Morocco’s counterterrorism unit simultaneously raided three “safe houses” in the suburbs of their nation’s capital–arresting three terrorist leaders known to its intelligence services and capturing a cache of machine-guns, knives, axes, bomb-making materials and precision binoculars used for scouting targets.
The radical Islamist group has previously shared personnel with Al Qaeda and ISIS, according to intelligence officials. Nearby Rabat, the capital city, is home to its elected parliament and the primary residence of King Mohammed VI–tempting targets for terrorists.
The simultaneous raids took place on the outskirts of Rabat in the towns of Temara, Skhirat and Tifelt. Some Moroccan broadcasters reported a fourth raid in Tangiers, in the north of the company.
Bearing automatic carbines and pistols, the black-clad security services gathered before sunrise and the morning call to prayer on September 10, bursting in the suburban homes before the suspects rose for their ritualized pre-dawn foot-washing and prayers facing Mecca.
“The country continued to face sporadic threats, largely from small, independent terrorist cells, the majority of which claimed to be inspired by or affiliated with ISIS,” according to the U.S. State Department’s website.
Abdellatih Hammouchi personally supervised the covert operation. He is the director of both the General Directorate of Territorial Surveillance ( known by its French-language initials DGST) and the General Directorate of National Security (known by its French-language initials DGSN). He appears in a photo nearby, which the government supplied to Moroccan news outlets. In the photo, Hammouchi is seen discussing tactics with one of the assault teams.
U.S. Secretary of State Mike Pompeo met with Hammouchi in December 4, 2019, in Rabat, to discuss counterterrorism and law enforcement cooperation.
Precisely timed and carefully choreographed, Morocco’s leading counterterrorism unit executed a flawless operation with no deaths or injuries among security forces, suspects or bystanders.
These raids build on previous counterterrorism victories. Moroccan law enforcement has arrested more than 125 individuals allegedly linked to 25 different terrorist cells “in the early stages of planning attacks” against tourist sites, public figures and public buildings this past year, according to the U.S. Department of State. The kingdom, according to State department reports, suffered no terrorist incidents in 2019.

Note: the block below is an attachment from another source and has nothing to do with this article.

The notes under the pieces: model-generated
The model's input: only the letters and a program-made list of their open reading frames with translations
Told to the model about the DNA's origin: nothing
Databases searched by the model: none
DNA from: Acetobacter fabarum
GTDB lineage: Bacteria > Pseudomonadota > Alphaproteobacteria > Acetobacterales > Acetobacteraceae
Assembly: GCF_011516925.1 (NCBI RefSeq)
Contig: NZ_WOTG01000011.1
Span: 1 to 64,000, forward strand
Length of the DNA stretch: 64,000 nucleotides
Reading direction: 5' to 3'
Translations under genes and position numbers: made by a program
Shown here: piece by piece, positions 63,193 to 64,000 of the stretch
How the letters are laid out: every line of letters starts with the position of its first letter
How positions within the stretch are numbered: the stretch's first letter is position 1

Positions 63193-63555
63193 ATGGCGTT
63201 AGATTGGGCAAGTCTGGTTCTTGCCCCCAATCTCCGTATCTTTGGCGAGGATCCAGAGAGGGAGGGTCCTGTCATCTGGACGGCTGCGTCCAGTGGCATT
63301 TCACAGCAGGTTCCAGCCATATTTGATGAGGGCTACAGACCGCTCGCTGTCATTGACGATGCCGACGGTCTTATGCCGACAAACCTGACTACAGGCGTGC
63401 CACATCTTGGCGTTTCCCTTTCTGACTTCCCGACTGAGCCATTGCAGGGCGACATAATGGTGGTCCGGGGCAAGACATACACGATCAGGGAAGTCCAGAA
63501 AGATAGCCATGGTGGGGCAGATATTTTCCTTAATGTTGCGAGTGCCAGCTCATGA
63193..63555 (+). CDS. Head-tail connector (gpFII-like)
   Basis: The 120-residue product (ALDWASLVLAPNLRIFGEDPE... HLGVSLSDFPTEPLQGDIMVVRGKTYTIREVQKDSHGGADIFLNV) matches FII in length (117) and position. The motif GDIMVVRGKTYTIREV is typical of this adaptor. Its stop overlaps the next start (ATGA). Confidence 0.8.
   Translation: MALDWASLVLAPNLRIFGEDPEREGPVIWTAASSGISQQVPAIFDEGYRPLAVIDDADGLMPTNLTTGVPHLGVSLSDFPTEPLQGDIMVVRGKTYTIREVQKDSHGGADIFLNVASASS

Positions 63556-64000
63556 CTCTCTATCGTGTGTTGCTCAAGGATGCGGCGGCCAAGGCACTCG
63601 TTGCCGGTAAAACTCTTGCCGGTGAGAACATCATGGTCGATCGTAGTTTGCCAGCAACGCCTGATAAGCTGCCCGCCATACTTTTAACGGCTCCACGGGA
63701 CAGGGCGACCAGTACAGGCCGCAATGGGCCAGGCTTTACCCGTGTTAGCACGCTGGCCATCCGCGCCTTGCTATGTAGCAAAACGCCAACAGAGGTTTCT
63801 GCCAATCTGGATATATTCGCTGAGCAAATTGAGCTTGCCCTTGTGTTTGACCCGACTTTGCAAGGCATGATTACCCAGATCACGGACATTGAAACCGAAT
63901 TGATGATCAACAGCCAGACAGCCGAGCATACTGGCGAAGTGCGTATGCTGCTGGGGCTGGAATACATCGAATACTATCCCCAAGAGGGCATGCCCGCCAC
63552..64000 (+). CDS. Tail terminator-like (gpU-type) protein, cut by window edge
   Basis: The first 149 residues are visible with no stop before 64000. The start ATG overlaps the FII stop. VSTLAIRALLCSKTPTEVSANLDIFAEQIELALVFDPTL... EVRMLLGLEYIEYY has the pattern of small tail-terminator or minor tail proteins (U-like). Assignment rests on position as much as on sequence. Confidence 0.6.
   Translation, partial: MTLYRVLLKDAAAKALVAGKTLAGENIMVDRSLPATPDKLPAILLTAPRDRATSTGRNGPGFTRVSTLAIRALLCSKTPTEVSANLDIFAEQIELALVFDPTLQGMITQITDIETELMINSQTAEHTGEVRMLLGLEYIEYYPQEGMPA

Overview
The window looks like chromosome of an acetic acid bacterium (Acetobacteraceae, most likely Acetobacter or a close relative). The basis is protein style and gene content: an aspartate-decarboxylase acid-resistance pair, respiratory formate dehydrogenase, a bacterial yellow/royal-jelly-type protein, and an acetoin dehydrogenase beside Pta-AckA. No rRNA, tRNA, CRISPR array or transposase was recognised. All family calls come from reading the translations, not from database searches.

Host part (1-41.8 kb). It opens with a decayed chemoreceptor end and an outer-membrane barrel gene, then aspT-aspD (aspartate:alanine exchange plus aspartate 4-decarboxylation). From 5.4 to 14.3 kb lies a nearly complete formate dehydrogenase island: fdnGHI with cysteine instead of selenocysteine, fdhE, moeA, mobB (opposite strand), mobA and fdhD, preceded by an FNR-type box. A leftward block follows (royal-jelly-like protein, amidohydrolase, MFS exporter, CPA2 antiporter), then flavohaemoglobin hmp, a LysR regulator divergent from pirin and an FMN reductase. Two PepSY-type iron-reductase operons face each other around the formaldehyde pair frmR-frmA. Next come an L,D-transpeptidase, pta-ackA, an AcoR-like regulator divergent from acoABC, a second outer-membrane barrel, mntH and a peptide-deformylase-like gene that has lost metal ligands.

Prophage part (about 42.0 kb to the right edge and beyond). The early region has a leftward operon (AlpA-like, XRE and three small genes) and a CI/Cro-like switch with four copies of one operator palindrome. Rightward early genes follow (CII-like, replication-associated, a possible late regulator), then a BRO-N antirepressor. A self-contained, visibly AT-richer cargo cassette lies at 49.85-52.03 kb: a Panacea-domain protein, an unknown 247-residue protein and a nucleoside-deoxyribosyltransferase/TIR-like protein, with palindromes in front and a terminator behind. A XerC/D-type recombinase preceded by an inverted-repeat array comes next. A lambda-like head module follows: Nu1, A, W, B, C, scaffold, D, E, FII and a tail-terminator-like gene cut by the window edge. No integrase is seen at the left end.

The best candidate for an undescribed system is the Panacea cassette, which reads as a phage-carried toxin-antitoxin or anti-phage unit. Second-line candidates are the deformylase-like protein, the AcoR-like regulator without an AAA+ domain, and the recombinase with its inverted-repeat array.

U.S. Air Force Col. Christopher Karns, the chief spokesman for AFRICOM, praised the Moroccan forces for the predawn raid.
“Anytime a violent extremist organization or terrorist cell is weakened or dismantled it increases security, stability and the potential for a brighter future. Morocco remains committed to being a leader in counterterrorism and is a regional leader in security. They bring security to the rest of Africa through training and peacekeeping operations,” Karns told Zenger News.
“The U.S. has an excellent military-to military relationship with Morocco. Anytime a terrorist cell is dismantled, it disrupts future timelines for violence and destruction,” Karns said.
The colonel noted that ISIS, Al Qaeda, Al-Shabaab and Boko Haram all operate on African soil. , to name a few. “These groups’ ambitions need to be contained, otherwise it could prove costly for Africa, the U.S., and others,” he said.
The Moroccan counterterrorist raid comes on the eve of two historic terrorist attacks on America, one in 2001 and another in 2012.
On a sunny morning on September 11, 2001, hijackers flew crowded commercial airliners into the World Trade Center towers and Pentagon while United Flight 93 was downed by its passengers in a Pennsylvania field. Almost 3,000 Americans died in those attacks. President Donald J. Trump and his Democratic rival, former Vice President Joseph Biden, are each scheduled to travel to the site of the Flight 93 National Memorial in Shanksville, Pennsylvania.
In 2012, more than 100 Islamic radicals attacked a U.S. diplomatic compound in Benghazi, Libya, waging a 13-hour machine-gun battle that took the life of a U.S. ambassador and three other Americans.
In Morocco, the intended target of the terrorists has not been disclosed nor has the likely timing of any suspected attack.
Morocco is a close ally of the U.S. and the timing of the raid won’t go unnoticed at the White House. The U.S. and Morocco are each members of the Global Counterterrorism Forum and have spearheaded an initiative to create a more efficient travel watch list and terrorist screening infrastructure. In addition, Morocco and U.S. intelligence agencies frequently share phone intercepts, satellite images, and human-intelligence reports.
(Edited by David Martosko and Judy Isacoff.)
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